Your question about continuationism is completely legitimate. At this point, I am open but cautious, with the emphasis on "open." In addition to Jesus remarks that I quoted and also in John 15:1-8, I notice in His commissioning statement to the apostles to teach disciples they made "to observe all that I have commanded you," with no exception clause for the supernatural.

On this topic, I am reading Gerald Hawthorne's The Presence and the Power​  and finding it unusually good in helping me think well about what Scripture is saying. I suspect that Jesus, in His earthly incarnation, ministered fundamentally as a man empowered by the Spirit in supernatural ways, and that it is His intention that all His disciples do the same. It is exciting for me to contemplate what that might look like!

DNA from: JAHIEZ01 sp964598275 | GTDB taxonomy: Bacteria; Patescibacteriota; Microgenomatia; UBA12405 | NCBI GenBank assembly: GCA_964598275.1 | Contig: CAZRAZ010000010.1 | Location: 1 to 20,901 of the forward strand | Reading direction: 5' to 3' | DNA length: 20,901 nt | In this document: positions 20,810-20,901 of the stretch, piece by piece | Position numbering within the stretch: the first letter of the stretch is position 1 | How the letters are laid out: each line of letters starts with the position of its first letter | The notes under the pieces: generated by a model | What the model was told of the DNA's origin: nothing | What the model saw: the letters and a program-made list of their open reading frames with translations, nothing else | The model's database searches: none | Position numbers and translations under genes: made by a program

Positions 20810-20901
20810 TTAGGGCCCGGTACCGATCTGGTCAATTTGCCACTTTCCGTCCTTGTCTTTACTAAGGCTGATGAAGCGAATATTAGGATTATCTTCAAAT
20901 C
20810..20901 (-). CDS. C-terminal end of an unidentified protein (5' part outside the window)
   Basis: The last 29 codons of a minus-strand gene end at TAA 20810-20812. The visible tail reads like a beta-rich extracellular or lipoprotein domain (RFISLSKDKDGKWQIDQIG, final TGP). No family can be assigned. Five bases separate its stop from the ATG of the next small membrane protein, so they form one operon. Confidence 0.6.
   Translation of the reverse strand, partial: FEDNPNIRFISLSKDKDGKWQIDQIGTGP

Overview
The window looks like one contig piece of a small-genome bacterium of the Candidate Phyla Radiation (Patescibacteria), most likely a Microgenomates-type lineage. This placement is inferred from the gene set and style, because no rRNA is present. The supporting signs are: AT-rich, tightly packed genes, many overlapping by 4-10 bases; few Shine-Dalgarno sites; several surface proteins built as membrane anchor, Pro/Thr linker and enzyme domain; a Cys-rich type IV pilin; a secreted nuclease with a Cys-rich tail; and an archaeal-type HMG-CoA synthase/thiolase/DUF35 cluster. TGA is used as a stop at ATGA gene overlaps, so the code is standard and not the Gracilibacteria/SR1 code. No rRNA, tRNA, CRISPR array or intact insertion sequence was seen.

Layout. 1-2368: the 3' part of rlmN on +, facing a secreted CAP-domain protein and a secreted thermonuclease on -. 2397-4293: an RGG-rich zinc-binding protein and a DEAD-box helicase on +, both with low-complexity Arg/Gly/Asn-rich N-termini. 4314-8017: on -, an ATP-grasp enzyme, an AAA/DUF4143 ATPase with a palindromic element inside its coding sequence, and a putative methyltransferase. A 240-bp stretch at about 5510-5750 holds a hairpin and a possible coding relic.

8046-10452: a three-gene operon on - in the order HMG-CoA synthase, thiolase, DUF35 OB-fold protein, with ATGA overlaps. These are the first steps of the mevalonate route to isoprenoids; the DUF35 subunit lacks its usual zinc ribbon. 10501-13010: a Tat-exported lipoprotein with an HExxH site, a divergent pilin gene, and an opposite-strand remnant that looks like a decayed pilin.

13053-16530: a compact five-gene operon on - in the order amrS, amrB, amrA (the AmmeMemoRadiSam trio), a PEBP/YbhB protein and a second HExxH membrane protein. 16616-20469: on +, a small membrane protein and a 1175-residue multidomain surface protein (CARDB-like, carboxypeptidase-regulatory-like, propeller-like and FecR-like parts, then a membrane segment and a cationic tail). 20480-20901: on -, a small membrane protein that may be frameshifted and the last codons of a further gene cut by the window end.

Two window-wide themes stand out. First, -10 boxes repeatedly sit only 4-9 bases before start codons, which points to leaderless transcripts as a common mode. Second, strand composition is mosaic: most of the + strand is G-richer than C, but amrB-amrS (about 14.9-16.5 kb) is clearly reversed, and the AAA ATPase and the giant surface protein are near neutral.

Stephen

Got it. Thanks! I appreciate the reference to Hawthorne's book. I've used his commentary on Philippians, and thought it was extraordinary helpful. I'll hunt around for a used copy of the book you mentioned.

TylerR is a former Pastor. He lives with his family in Olympia, WA. He blogs here.